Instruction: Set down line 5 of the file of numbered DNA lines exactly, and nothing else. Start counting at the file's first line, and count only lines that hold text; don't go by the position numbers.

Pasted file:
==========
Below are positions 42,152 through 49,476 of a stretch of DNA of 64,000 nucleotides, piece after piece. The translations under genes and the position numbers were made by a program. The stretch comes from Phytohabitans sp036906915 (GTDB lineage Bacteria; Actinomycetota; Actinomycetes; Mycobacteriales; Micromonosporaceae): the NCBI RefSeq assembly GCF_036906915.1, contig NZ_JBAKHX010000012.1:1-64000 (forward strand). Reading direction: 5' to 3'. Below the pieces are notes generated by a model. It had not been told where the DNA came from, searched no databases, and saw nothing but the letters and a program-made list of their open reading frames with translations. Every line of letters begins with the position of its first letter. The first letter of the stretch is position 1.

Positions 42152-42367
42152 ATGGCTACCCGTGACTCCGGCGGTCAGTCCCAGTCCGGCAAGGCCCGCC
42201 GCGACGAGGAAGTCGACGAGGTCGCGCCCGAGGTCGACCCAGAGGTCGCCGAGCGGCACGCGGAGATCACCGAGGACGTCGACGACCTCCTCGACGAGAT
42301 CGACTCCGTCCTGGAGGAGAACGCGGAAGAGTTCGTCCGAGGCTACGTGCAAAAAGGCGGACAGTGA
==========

42301 CGACTCCGTCCTGGAGGAGAACGCGGAAGAGTTCGTCCGAGGCTACGTGCAAAAAGGCGGACAGTGA